World Meat Congress Addresses Meat Food Safety
   2014-06-16 20:28:36      Web Editor: Wang

He Luli, honorary president of the China Meat Association, speaks at the 20th World Meat Congress, which opened in Beijing on Sunday, June 15, 2014. [Photo: Fei]

Anchor: The World Meat Congress has recently been convened in Beijing. The meeting focuses on discussions around meat safety and the meat industry's sustainable development. CRI's Xu Fei takes a closer look.



Reporter: The 20th World Meat Congress, a biannual event hosted by the International Meat Secretariat, is a global platform for the delegates of livestock and meat sectors to discuss the issues concerning the meat industry's development.

This year's congress has attracted governmental delegations from 32 countries and regions.
A U.S. delegate, Alfred v. Almanza, is the administrator of the US Department of Agriculture's Food Safety Inspection Service.

"The fact that we are all here together at this conference is evidence of international commitment to improve science-based food safety and trade policies. Strong relationships and opportunity for people at higher levels of government to go and observe other inspection systems remain crucial to global and even to our local food safety."

Almanza explained that the Food Safety Inspection Service he works with has 10-thousand employees that are responsible for the safety of the supply of meat and poultry in the U.S. market, including imported food.

To guarantee the meat food security is a common concern and arduous task around the world.

Meng Qingguo, president of China Meat Association, addresses the problems of meat and food safety in China at the congress.

"I think there are key enterprises supplying meat that are up to the standard of the quality we want. However, I'm afraid that 80 percent of small businesses are using potentially substandard meat. The supply chain of the meat industry in China is long, with a low concentration rate, and there are many factors that may cause potential risks and difficulty in supervising food safety."

According to Meng, China could also face challenges as sustainable meat supplies tighten.

In 2007, China imported 130-thousand tons of pork from the U.S. due to a short supply of pork in the domestic market. Likewise, the amount of imported pork from the U.S. was equal to the amount of pork consumed in Beijing, Shanghai and Tianjin in one week.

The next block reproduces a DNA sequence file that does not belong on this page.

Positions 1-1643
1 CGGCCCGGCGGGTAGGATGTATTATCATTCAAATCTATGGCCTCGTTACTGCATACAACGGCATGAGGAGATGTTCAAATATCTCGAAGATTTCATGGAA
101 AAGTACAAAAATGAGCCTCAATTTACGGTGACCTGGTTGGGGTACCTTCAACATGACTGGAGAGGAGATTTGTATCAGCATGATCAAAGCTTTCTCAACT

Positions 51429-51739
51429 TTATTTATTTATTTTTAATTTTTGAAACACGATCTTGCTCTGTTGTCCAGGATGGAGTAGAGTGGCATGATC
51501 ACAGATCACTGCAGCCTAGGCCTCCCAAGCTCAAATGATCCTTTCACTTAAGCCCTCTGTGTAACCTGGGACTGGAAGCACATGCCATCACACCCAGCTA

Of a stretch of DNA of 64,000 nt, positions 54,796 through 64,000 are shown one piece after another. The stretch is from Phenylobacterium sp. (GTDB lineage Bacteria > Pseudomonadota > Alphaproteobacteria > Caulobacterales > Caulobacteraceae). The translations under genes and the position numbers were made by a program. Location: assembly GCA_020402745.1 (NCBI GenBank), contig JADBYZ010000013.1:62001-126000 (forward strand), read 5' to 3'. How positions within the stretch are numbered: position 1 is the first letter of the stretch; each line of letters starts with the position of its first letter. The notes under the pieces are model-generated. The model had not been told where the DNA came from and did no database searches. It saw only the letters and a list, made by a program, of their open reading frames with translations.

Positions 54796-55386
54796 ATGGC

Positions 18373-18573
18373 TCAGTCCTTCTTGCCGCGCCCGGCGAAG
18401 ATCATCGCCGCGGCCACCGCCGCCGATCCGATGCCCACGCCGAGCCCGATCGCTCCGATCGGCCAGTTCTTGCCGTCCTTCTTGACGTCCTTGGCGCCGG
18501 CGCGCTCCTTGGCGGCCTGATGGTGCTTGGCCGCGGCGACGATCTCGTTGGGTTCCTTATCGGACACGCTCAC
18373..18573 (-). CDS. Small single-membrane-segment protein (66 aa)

Four years later in 2011, China suffered again from an insufficient meat supply, which led to historically high prices in meat products. Although the Chinese government has taken effective measures to combat the price hikes and supply shortage, including an increase in meat imports to ensure the market supply sustainability, the issue reveals severe problems in the country's ability to address concerns over meat, as Meng Qingguo explains.

"China's ability to ensure the meat supply is relatively weak. The primary challenge that China's meat industry is faced with is to draft effective industry policies and establish a symmetrical information mechanism to ensure that the quantity of meat products on the supply side is adequate and their prices remain stable."

Another highlight of the congress is the delegates' prediction of the global trends in meat consumption for 2014.

Richard Brown, director of the Global Investment Research Alliance, or GIRA, is among a number of experts and scholars who gave an optimistic outlook for trends in the meat market worldwide this year.

"Our GIRA outlook for 2014 for the world meat market is fundamentally more positive than 2013, which was a year of caution; caution for the meat industry because the feed cost was extremely high. So in 2014, we have more positive demand outlook because the economic situation is better around the world. We expect meat consumption growth globally of about 1.5 percent and that's positive and it's more positive than the previous year. But it's slightly slower than prior historical rates of annual growth."

Beijing hosted the 11th World Meat Congress in 1997. The 20th congress returns to Beijing this year, and the theme of the event is "Prospects for Sustainable Development and Growth of the Global Meat Industry."

The congress, which was concluded on Monday, also offers a great opportunity for the sector to assess the potential for new markets.

For CRI, I'm Xu Fei.

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